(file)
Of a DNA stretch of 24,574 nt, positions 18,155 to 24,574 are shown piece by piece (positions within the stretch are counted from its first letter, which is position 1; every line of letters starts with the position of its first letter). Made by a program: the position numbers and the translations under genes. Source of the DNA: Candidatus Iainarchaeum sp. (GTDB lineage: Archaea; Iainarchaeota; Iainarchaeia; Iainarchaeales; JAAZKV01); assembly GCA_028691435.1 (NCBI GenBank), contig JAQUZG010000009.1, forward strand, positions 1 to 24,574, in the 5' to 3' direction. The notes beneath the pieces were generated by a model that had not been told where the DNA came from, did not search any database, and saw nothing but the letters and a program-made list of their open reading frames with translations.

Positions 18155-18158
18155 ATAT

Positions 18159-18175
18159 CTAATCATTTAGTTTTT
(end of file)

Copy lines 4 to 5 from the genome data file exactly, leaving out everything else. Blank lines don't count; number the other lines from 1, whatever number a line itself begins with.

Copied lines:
Positions 18159-18175
18159 CTAATCATTTAGTTTTT